Jabberwocky campers of all ages explore every aspect of a Martha’s Vineyard vacation: beach trips, kite boarding, horseback riding and other activities, alongside people without disabilities. They put on plays, including a rollicking summer musical that attracts throngs of fans, and win ribbons for their Fourth of July parade float.

The camp is becoming more active in the off-season as well, organizing its first winter ski trip this year. A first-ever capital campaign aims to update and winterize the main camp building and to create an endowment for the pay-what-you-can tuition.

Countless members of Jabberwocky’s volunteer staff have remained on the Vineyard over the six and a half decades since the camp was founded, with Ms. Lamb’s inclusive attitude becoming an unremarkable fact of Island life.

“The ripple effect our camp has beyond our walls in Vineyard Haven is profound,” Ms. Gallagher said. “It affects careers, friends, community groups and beyond.”

One community group operating in the boundless Jabberwocky spirit is the Vineyard Independence Partnership (VIP), which brings together Islanders with disabilities, their family members and their friends for social activities on the Island.

Founded in 1984 as the Vineyard Special Parents Association and rebranded in 2007 as its membership has aged, the group holds regular meetings and frequent get-togethers: movie nights, bowling, dances, art classes and special events, with support from volunteer organizers and Island businesses throughout the year.

The group’s newsletter, What’s Happening, is written and edited by members with disabilities, who will be taking part in a journalism workshop at the Gazette May 7.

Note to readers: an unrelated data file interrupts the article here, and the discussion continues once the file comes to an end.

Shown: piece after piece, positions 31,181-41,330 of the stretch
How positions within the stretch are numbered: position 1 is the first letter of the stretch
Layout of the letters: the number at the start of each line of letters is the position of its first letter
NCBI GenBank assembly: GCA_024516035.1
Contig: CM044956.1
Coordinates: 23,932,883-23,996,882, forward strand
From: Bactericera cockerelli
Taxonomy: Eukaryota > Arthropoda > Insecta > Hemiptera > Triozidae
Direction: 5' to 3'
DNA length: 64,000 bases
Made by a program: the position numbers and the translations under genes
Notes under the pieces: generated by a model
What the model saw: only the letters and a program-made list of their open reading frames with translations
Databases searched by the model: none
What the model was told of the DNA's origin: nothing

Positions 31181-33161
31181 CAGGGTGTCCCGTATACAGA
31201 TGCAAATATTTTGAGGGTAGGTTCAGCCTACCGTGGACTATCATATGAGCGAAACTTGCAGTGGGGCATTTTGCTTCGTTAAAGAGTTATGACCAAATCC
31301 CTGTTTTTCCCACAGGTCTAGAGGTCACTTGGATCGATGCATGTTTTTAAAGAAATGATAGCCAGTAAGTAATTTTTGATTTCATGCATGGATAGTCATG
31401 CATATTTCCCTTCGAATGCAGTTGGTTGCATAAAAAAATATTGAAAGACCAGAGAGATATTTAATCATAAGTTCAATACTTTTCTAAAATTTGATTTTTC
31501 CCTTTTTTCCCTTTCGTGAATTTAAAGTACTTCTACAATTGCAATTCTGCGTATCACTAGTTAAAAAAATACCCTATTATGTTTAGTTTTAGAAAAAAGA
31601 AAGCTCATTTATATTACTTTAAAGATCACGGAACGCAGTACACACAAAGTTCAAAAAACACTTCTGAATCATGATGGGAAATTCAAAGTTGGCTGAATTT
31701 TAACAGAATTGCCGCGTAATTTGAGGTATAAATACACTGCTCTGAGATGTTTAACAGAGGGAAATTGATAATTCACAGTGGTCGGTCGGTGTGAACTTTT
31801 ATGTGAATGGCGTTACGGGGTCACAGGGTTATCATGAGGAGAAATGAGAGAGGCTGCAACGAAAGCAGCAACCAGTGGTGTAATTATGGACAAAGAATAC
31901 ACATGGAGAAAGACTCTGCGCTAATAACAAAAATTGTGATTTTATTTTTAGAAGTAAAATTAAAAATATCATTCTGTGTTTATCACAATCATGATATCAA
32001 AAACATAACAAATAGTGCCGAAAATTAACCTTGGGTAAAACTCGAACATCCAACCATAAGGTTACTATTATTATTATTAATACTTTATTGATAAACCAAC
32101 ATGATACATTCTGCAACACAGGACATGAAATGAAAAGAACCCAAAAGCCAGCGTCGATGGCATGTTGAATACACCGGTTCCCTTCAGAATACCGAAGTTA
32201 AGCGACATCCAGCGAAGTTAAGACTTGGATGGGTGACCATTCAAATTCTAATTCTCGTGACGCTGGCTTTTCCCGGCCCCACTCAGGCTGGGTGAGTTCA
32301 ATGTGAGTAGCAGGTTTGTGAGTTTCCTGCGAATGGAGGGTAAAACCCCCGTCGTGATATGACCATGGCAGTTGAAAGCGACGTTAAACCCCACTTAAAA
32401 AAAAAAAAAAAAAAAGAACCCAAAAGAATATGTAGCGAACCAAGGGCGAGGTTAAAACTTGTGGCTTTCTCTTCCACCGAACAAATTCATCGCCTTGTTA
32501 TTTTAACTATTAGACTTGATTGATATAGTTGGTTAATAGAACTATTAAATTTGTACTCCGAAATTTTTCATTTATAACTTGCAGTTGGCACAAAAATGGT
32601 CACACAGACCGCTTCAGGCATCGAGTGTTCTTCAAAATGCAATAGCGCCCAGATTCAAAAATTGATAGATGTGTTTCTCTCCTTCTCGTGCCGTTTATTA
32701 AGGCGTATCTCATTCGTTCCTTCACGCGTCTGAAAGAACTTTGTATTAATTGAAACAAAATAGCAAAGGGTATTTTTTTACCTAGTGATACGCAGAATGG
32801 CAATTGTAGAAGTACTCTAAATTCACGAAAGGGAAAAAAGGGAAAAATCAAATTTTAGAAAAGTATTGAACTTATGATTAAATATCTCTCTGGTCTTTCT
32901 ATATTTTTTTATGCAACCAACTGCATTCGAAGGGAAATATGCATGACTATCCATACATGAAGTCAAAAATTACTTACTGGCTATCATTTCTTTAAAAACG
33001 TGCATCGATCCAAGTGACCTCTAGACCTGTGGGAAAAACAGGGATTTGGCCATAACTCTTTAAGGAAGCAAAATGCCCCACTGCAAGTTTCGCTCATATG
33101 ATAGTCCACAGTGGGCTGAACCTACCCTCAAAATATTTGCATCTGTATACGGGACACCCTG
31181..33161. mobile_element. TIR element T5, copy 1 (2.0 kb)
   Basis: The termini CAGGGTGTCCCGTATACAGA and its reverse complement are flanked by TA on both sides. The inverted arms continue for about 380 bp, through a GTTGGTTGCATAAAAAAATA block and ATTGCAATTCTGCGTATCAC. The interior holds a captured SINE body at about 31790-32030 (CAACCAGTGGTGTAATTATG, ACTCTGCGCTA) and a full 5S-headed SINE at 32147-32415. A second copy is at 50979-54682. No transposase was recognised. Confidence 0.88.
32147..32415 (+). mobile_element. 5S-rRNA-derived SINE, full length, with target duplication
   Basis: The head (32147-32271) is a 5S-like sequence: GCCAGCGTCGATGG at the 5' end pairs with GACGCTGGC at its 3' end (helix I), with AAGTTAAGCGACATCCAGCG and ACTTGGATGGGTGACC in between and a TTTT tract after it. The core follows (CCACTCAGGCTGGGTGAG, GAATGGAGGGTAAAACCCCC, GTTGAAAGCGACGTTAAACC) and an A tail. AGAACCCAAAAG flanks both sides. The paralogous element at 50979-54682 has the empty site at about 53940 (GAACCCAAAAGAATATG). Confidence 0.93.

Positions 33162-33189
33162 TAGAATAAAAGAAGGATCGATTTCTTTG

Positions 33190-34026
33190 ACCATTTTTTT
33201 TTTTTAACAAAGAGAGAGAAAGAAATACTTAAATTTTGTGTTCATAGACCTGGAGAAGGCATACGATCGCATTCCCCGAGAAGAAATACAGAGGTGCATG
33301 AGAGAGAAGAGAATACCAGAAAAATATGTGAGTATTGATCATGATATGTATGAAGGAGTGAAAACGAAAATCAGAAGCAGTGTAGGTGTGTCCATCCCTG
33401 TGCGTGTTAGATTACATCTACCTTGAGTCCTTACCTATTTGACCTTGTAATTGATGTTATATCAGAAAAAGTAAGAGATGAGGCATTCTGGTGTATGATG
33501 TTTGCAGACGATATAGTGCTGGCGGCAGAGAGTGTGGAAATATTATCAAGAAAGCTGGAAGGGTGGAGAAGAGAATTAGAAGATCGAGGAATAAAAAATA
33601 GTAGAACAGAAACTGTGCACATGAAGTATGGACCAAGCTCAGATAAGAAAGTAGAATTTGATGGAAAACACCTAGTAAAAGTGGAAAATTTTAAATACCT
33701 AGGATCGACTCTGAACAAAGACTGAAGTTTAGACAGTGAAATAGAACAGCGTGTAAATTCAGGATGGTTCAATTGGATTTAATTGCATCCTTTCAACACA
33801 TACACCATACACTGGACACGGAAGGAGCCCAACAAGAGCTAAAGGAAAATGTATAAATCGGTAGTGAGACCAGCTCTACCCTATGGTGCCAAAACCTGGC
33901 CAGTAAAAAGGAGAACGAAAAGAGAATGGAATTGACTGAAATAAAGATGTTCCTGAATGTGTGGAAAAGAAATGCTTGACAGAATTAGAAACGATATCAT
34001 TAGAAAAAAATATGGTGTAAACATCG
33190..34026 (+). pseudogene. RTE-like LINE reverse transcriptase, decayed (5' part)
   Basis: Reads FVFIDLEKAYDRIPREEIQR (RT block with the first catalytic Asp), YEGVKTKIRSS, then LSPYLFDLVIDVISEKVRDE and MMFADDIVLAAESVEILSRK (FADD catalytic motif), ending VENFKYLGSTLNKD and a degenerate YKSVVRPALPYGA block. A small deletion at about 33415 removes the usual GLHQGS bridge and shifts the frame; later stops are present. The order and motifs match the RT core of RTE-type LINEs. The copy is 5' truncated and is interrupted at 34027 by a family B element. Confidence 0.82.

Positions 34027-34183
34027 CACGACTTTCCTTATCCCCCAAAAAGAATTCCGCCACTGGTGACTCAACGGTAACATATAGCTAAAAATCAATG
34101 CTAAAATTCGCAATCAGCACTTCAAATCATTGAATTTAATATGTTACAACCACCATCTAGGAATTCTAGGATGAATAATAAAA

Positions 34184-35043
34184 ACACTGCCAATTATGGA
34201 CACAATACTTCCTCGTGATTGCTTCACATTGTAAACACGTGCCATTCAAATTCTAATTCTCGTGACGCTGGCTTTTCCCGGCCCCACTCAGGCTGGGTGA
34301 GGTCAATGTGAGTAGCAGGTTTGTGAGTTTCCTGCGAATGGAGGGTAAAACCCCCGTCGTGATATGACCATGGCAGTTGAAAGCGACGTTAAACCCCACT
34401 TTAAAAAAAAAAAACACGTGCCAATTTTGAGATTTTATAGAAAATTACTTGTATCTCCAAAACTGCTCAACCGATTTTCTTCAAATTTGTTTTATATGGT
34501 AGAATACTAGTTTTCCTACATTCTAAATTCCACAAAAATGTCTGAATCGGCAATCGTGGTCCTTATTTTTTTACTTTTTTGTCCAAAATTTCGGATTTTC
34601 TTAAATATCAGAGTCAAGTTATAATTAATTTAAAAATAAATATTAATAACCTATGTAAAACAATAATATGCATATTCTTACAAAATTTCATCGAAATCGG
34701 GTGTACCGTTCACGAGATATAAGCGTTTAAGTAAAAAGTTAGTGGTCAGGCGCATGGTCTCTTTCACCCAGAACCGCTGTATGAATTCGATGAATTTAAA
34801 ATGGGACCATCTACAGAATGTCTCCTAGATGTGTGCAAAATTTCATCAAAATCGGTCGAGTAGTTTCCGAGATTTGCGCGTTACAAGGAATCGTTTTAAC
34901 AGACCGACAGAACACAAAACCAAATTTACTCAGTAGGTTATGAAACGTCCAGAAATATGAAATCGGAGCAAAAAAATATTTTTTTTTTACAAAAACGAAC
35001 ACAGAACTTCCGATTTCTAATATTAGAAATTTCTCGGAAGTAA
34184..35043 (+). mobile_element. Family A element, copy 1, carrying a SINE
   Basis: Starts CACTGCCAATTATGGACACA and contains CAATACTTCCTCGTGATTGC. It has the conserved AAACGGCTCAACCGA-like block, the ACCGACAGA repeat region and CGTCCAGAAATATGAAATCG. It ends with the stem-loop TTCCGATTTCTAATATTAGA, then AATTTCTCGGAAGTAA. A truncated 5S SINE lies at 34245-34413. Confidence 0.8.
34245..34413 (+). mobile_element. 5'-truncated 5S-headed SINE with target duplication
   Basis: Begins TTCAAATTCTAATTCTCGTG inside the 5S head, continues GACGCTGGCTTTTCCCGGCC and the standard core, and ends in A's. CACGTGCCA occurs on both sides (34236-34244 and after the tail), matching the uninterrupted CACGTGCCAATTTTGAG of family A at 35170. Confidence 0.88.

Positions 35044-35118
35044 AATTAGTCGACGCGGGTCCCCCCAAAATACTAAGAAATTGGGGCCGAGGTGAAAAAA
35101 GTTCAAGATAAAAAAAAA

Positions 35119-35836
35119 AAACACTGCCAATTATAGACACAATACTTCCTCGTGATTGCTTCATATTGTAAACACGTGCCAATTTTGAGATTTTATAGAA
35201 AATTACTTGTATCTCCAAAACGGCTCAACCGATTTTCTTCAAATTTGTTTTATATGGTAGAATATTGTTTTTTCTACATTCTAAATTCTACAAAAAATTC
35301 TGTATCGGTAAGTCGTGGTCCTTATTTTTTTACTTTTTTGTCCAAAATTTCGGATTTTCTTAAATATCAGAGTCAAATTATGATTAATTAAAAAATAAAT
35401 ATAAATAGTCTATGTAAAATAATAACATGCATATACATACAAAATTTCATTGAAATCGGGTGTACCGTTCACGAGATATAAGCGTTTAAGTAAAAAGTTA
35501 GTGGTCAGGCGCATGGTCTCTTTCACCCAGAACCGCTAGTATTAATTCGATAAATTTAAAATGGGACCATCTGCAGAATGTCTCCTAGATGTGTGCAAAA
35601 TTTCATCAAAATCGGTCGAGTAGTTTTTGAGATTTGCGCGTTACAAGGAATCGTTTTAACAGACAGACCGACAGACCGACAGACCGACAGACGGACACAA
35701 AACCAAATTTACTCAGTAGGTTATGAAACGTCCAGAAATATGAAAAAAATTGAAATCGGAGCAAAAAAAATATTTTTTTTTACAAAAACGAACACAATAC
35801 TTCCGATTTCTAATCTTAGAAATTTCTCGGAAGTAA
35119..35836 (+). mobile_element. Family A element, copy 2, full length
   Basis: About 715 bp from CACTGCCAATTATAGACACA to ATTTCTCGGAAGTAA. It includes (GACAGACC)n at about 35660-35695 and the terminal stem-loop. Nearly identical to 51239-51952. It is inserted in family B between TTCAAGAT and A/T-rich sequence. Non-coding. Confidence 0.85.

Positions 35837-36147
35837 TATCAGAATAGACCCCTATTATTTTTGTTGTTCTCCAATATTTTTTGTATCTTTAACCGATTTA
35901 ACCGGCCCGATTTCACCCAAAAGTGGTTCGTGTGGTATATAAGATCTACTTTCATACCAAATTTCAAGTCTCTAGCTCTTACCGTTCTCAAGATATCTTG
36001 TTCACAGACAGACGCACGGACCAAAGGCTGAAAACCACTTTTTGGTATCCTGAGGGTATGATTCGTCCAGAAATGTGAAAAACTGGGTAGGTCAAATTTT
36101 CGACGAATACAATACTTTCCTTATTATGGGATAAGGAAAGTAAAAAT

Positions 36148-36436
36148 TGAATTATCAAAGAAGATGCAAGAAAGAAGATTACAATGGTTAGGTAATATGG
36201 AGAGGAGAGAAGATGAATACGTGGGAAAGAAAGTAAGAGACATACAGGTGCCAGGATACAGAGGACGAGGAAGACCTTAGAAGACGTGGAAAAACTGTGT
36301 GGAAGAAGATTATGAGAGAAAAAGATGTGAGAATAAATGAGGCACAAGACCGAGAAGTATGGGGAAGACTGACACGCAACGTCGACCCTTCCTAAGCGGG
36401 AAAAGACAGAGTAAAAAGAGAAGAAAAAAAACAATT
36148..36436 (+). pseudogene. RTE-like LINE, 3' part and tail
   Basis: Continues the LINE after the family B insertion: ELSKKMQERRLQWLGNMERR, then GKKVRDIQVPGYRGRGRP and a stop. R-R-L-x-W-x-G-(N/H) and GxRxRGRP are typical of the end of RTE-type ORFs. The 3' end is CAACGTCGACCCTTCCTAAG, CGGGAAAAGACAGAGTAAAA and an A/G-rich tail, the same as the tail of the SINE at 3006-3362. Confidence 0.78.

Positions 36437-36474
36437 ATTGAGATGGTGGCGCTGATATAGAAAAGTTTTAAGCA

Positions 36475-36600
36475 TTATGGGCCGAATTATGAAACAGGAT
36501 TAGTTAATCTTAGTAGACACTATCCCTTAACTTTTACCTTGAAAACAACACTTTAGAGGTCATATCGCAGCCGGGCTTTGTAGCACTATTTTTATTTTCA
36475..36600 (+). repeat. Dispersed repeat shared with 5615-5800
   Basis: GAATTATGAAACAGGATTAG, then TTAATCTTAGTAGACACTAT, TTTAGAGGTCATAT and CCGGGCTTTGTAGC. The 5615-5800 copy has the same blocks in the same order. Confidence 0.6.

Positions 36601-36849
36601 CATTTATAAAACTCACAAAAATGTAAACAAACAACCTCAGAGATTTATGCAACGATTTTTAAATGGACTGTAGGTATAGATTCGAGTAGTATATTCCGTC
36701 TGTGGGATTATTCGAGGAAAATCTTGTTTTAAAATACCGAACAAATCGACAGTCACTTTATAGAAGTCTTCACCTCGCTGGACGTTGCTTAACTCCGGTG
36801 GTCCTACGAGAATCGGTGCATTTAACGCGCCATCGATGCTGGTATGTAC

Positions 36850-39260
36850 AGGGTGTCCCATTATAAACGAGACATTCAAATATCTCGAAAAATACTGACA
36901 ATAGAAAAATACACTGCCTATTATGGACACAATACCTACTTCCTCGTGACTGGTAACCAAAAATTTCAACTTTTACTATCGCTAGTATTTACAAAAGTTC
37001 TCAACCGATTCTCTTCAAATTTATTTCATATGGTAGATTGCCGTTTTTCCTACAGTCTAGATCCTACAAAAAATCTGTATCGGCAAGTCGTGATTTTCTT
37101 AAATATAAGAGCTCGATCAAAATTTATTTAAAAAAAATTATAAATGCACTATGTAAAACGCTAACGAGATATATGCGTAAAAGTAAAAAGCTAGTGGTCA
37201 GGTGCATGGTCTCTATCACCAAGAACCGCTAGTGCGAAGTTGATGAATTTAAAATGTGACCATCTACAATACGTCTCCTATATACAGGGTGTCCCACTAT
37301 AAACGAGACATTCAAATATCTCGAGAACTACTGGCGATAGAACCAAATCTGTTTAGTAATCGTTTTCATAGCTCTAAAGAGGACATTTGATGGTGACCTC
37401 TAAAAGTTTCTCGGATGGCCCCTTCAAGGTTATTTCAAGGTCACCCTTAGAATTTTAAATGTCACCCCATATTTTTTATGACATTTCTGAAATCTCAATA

For some VIP members, the Martha’s Vineyard Playhouse has become a regular hangout. People with disabilities are part of the volunteer usher staff and in March, the lobby art show was dedicated to work by VIP members — some of it created at Featherstone Center for the Arts, another member of the VIP network.

Over the winter, the VIP Drama Club meets weekly at the playhouse where artistic director MJ Bruder Munafo leads a group of 12 to 25 people in warmups, improvisational games and scene readings.

As at Burning Man, there are supposed to be no spectators at Drama Club — anyone who walks in is invited to join the circle. At the group’s last meeting in mid-April, several parents and a journalist linked up with VIP members to improvise on stage before Ms. Bruder Munafo handed out scripts for a scene from The Force Doth Awaken, a mock-Elizabethan rendering of the Star Wars tale.

VIP members also gathered last month at the Seth’s Pond home of volunteer Sundy Smith, who hosted an evening of collaborative soup cooking in her wide-windowed kitchen. Clad in aprons, they bustled between cutting board and stovetop, chatting and joking as they prepared chicken soup and an all-vegetable soup with a cheesy pistou.

Meanwhile, Ms. Maher was back at home in Mashpee, helping to care for her five-year-old twin brothers. If she lived on the Vineyard, she would be joining her fellow workers at VIP events like these.

“My friend group is here,” Ms. Maher said.

VIP gatherings are open to everyone. Upcoming events include a Cinco de Mayo dance, the journalism workshop and the group’s monthly general meeting, May 21 from 4:30 to 7 p.m. at the Farm Institute in Edgartown. For more information, visit vipmv.org.